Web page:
By looking at its stock price, trading right around all-time highs, you would never suspect that Costco Wholesale may not be quite what it once was.
To suggest otherwise is heresy on Wall Street, especially if you throw in the company’s fortress-like balance sheet and cash flow statements. And let’s not forget that dividend.
But for retailers, you also have to look same-store sales — usually defined as sales of stores open more than a year. And at Costco , if you go back more than a year — and strip out the impact of gas inflation and foreign currencies — sales have been on a slow bleed for more than a year, slipping to 5 percent last month.
Add back gas and foreign currency, and they’re in freefall — a disappointing 3 percent last month, a quarter of where it was a year earlier. And while renewal rates remain robust, in the past quarter there was a pronounced deceleration in shopper frequency.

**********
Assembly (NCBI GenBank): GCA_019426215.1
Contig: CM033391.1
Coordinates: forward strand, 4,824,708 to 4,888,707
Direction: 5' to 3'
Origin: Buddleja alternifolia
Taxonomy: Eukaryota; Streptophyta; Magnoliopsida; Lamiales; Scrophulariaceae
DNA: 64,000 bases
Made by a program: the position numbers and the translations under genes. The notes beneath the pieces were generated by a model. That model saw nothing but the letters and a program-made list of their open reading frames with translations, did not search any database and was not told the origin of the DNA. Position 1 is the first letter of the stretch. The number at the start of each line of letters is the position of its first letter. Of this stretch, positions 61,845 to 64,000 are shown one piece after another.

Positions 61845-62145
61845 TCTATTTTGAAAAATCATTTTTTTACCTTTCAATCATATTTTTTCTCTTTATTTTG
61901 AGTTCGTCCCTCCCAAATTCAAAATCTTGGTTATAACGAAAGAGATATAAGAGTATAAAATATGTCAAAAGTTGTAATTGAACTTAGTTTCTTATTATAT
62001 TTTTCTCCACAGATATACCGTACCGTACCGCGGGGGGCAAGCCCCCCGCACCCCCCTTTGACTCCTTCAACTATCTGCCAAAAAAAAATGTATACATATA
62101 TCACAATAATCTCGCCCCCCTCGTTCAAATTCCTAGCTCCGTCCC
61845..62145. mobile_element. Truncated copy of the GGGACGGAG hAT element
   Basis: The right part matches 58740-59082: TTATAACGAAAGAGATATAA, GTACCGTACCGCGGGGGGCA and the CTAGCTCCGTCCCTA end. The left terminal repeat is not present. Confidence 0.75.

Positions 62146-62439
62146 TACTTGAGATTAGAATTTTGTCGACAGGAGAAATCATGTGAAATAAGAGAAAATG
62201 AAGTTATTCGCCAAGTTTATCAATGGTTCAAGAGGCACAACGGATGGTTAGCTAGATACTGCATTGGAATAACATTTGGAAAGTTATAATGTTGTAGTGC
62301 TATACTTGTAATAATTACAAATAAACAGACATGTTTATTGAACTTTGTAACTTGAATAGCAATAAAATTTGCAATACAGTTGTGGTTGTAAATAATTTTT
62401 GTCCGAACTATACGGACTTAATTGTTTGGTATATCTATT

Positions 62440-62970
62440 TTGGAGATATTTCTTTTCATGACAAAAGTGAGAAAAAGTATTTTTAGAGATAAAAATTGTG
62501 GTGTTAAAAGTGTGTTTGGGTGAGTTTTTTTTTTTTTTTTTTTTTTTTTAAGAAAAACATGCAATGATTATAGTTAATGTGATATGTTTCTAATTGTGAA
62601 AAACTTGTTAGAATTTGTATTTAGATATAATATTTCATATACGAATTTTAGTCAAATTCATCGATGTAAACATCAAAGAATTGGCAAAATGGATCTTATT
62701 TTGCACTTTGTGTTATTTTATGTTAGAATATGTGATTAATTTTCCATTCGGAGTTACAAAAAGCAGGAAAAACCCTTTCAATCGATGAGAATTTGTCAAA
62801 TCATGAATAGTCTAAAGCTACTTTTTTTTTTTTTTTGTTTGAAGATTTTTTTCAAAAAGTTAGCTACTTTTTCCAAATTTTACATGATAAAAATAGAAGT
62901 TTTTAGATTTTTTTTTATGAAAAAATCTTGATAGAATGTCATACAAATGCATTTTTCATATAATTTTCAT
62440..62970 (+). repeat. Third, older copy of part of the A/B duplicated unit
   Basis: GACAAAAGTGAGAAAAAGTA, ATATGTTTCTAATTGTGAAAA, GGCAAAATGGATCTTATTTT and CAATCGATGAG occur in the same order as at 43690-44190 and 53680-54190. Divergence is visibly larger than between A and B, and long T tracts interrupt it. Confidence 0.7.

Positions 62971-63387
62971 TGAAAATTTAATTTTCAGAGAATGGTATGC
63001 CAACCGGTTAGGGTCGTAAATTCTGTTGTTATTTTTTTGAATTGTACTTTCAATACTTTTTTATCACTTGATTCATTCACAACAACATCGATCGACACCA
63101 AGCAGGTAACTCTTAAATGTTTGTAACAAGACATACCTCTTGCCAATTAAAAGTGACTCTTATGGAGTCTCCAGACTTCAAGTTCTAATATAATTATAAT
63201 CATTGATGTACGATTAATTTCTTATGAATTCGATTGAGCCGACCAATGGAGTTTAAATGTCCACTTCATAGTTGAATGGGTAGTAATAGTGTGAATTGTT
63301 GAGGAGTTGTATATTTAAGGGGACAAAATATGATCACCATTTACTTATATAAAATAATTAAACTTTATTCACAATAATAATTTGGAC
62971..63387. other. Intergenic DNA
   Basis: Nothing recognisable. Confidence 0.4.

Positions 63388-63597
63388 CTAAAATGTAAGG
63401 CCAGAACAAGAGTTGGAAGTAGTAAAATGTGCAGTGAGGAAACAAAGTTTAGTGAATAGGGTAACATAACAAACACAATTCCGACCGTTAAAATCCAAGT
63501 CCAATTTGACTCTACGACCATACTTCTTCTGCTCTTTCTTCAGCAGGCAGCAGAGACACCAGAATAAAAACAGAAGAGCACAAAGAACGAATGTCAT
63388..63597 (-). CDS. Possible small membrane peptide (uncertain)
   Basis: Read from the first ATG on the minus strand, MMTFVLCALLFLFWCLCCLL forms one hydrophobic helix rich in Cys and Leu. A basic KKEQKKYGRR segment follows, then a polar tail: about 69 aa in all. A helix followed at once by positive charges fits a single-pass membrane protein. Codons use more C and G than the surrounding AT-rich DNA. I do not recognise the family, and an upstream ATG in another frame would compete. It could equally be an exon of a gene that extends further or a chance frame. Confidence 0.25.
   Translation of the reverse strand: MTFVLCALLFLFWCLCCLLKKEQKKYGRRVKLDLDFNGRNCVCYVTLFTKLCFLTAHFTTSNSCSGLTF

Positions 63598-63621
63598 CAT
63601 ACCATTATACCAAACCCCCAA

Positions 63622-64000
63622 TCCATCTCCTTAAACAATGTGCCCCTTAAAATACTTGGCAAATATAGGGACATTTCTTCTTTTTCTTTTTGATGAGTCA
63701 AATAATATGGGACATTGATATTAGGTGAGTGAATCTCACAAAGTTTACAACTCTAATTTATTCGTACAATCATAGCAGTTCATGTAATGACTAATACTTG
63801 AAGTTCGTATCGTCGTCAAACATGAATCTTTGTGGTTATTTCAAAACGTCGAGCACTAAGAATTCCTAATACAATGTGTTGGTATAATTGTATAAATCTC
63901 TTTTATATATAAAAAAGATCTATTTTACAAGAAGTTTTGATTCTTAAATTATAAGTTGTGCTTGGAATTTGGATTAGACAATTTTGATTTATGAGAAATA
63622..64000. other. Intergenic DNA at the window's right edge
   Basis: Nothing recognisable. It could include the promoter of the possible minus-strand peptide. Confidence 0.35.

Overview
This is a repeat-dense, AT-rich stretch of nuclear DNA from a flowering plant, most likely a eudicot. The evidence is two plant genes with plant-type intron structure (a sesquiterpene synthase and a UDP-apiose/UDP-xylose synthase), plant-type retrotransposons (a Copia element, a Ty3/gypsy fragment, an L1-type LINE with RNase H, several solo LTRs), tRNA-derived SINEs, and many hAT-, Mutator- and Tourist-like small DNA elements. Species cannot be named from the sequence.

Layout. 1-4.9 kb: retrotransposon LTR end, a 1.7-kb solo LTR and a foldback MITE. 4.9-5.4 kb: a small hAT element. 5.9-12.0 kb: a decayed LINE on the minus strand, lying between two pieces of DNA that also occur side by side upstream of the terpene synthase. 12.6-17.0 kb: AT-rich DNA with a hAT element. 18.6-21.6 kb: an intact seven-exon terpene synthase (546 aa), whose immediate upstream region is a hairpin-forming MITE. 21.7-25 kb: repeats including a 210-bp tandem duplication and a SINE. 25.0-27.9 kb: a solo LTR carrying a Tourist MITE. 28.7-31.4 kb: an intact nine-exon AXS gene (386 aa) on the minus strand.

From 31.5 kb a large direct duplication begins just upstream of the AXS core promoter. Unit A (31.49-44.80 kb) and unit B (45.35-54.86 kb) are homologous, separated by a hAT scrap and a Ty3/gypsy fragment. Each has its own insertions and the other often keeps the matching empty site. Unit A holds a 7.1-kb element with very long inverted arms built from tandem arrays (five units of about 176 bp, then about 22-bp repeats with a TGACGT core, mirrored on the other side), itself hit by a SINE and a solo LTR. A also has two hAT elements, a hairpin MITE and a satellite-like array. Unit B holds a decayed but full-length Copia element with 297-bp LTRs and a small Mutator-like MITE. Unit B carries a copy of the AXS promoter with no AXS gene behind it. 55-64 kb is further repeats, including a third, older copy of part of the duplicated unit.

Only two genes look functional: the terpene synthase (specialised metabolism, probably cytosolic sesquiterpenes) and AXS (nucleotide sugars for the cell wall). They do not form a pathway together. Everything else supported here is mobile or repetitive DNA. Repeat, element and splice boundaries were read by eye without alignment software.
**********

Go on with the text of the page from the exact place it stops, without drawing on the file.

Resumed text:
All of which raises the question: Is Costco broken?
Remember, we’re talking about one of the best companies in America and certainly one of the greatest retailers in the world. With only a few exceptions, its revenue growth going back to the early 1990 has been in the double-digits. Part of that is the result of a steady stream of new store openings in the U.S. and abroad, rising membership fees and uncanny customer loyalty.Page 1 of 4 | Next Page